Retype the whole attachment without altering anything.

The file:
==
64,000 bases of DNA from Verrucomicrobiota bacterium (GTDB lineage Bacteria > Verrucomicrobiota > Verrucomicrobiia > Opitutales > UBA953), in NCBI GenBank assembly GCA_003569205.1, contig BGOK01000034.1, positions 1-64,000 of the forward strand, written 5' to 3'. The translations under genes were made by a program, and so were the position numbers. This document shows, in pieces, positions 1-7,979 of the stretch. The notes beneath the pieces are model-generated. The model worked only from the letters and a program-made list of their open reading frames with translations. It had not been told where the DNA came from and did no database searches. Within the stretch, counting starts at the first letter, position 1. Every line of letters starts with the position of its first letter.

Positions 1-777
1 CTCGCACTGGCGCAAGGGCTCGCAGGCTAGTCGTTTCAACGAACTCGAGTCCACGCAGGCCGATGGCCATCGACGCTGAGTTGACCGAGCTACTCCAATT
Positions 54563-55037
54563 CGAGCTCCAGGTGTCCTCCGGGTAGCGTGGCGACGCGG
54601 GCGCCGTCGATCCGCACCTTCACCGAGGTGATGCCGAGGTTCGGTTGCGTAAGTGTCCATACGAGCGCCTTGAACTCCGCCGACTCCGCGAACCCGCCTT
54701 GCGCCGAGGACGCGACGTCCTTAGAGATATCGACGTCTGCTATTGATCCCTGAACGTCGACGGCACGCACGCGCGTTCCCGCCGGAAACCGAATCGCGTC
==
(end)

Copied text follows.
64,000 bases of DNA from Verrucomicrobiota bacterium (GTDB lineage Bacteria > Verrucomicrobiota > Verrucomicrobiia > Opitutales > UBA953), in NCBI GenBank assembly GCA_003569205.1, contig BGOK01000034.1, positions 1-64,000 of the forward strand, written 5' to 3'. The translations under genes were made by a program, and so were the position numbers. This document shows, in pieces, positions 1-7,979 of the stretch. The notes beneath the pieces are model-generated. The model worked only from the letters and a program-made list of their open reading frames with translations. It had not been told where the DNA came from and did no database searches. Within the stretch, counting starts at the first letter, position 1. Every line of letters starts with the position of its first letter.

Positions 1-777
1 CTCGCACTGGCGCAAGGGCTCGCAGGCTAGTCGTTTCAACGAACTCGAGTCCACGCAGGCCGATGGCCATCGACGCTGAGTTGACCGAGCTACTCCAATT
Positions 54563-55037
54563 CGAGCTCCAGGTGTCCTCCGGGTAGCGTGGCGACGCGG
54601 GCGCCGTCGATCCGCACCTTCACCGAGGTGATGCCGAGGTTCGGTTGCGTAAGTGTCCATACGAGCGCCTTGAACTCCGCCGACTCCGCGAACCCGCCTT
54701 GCGCCGAGGACGCGACGTCCTTAGAGATATCGACGTCTGCTATTGATCCCTGAACGTCGACGGCACGCACGCGCGTTCCCGCCGGAAACCGAATCGCGTC